From El Salvador to Mexico, from India to Azerbaijan, from Hungary to Morocco, to Ethiopia – the list goes on of countries where investigative journalists working to expose corruption, power abuses, or human rights violations, have been targeted by invasive spyware such as Pegasus. To date, we know of at least 180 potentially targeted journalists in 21 countries – below are just some of the many examples of where spyware has been used against journalists, to silence, intimidate, censor, and suppress their work. 

  • In Azerbaijan, as far back as 2015, Khadija Ismayilova, a journalist investigating corruption, was infected with spyware allowing her attackers to eavesdrop on her conversations and track her movements. 
  • In El Salvador, the devices of at least 35 individuals, many from media organizations, including staff from El Faro, were infected with Pegasus between 2020 and 2021.
  • In Hungary, Andras Szabo and Szabolcs Panyi, who reported on corruption and human rights abuses, were targeted by Pegasus in 2019. 
  • In India, Siddharth Varadarajan, investigative journalist and founding editor of independent news website The Wire, was targeted with spyware in 2017. 
  • In Mexico, researcher and journalist Ricardo Raphael’s phone was infected with Pegasus spyware multiple times between 2019 and 2020, while in 2015 and 2016, investigative reporter Carmen Aristegui was targeted after uncovering a corruption scandal related to the current Mexican president.
  • In Uganda, Raymond Mujuni, an investigative journalist, and Canary Mugume, reporter, were targeted with Pegasus spyware in 2021.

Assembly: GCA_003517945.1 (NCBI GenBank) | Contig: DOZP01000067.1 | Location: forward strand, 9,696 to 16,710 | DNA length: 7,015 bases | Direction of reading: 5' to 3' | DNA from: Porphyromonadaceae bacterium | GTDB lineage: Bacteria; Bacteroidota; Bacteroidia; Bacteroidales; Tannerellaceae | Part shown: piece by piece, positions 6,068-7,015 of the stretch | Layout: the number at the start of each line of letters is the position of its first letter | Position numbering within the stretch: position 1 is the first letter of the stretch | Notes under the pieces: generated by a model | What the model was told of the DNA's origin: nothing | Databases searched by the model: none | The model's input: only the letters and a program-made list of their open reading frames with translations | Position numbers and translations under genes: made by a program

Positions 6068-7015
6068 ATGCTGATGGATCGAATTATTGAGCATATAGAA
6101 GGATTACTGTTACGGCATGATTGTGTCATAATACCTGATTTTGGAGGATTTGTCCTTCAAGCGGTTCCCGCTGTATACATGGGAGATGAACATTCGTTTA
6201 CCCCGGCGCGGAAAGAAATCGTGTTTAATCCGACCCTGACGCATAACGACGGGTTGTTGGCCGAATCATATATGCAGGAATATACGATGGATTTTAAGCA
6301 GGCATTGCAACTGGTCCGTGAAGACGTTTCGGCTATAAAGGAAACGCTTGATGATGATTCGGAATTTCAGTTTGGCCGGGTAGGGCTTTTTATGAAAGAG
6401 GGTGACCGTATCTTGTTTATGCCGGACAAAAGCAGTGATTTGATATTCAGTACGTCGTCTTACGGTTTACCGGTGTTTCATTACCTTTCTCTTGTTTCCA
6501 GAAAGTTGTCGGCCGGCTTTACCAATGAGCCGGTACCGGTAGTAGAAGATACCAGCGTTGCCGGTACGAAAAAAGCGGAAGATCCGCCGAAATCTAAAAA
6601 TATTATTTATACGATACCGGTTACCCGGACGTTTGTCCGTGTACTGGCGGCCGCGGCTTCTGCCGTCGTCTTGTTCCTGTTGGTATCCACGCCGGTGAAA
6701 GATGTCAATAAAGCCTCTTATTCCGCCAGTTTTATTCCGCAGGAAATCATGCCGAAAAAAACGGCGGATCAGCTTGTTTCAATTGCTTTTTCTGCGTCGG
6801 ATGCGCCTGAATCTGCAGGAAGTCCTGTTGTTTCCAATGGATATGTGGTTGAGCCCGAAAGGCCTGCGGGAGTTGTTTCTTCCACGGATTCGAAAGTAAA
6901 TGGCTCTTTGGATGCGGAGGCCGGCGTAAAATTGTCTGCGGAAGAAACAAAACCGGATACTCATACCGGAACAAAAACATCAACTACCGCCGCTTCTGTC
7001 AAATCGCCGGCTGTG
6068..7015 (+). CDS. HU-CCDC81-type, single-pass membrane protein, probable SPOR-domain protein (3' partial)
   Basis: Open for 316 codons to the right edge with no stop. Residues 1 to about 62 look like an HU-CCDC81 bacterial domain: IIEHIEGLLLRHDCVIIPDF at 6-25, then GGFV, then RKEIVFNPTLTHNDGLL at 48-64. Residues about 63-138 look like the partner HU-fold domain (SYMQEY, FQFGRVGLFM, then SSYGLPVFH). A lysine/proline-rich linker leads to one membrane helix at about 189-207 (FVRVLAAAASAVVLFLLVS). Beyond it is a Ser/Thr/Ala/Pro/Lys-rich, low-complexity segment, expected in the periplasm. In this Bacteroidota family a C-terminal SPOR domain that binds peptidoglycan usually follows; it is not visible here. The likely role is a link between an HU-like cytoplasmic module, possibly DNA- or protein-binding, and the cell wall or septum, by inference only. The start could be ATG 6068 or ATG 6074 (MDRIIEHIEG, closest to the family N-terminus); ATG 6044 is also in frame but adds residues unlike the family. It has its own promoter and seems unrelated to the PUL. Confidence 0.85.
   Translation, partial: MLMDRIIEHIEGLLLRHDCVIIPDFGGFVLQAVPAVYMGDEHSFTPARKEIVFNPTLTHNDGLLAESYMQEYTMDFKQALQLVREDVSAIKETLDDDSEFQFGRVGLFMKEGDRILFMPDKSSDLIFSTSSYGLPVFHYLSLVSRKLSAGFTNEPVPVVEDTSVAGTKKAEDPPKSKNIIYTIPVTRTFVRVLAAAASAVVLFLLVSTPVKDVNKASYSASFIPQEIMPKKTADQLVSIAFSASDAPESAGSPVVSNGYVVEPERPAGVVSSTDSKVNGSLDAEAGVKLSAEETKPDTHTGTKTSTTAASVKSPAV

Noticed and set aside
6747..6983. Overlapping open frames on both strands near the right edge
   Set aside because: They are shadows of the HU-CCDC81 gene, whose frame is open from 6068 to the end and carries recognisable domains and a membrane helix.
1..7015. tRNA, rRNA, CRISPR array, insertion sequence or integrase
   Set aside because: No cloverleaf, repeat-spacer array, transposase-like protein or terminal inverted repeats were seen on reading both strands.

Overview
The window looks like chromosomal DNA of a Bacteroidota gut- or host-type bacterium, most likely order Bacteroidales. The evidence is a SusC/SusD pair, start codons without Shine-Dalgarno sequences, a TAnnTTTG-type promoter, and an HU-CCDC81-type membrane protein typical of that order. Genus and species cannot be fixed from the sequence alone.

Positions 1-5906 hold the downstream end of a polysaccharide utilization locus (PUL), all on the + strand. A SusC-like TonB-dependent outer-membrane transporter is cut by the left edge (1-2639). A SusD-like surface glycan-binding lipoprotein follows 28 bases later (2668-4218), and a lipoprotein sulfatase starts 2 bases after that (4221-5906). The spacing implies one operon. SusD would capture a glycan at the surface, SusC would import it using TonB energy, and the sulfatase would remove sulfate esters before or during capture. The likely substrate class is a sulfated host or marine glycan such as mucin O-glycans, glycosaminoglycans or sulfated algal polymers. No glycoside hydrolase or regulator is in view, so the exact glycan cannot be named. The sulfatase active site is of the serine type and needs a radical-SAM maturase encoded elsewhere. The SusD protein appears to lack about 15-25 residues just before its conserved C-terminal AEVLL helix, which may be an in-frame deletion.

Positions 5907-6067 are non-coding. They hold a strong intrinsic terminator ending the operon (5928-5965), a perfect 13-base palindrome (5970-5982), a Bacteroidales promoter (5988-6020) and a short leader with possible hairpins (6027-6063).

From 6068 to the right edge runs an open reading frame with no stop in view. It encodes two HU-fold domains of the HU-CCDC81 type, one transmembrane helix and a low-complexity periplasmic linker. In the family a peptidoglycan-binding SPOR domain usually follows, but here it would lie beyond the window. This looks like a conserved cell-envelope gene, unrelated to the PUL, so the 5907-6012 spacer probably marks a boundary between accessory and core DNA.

The use of spyware is often accompanied or followed by state-sanctioned physical harassment, assault, and imprisonment, and its reach goes beyond a country’s borders. Moroccan investigative journalist Omar al-Radi was targeted with Pegasus spyware between 2019 and 2021, and later sentenced to six years in prison on bogus rape and espionage charges. Meanwhile journalist Hicham Mansouri, who fled from Morocco to France in 2016 following state harassment and detention, was hacked by Pegasus at least 20 times between February and April 2021. 

Perhaps the most infamous example of how spyware can facilitate and enable transnational repression and serious human rights violations, including enforced disappearance and extrajudicial killing, is the murder of Saudi journalist and dissident Jamal Khashoggi at the Consulate of the Kingdom of Saudi Arabia in Istanbul on October 2, 2018. Both prior to and after his death, Mr. Kashoggi’s family members and acquaintances were targeted by Pegasus spyware.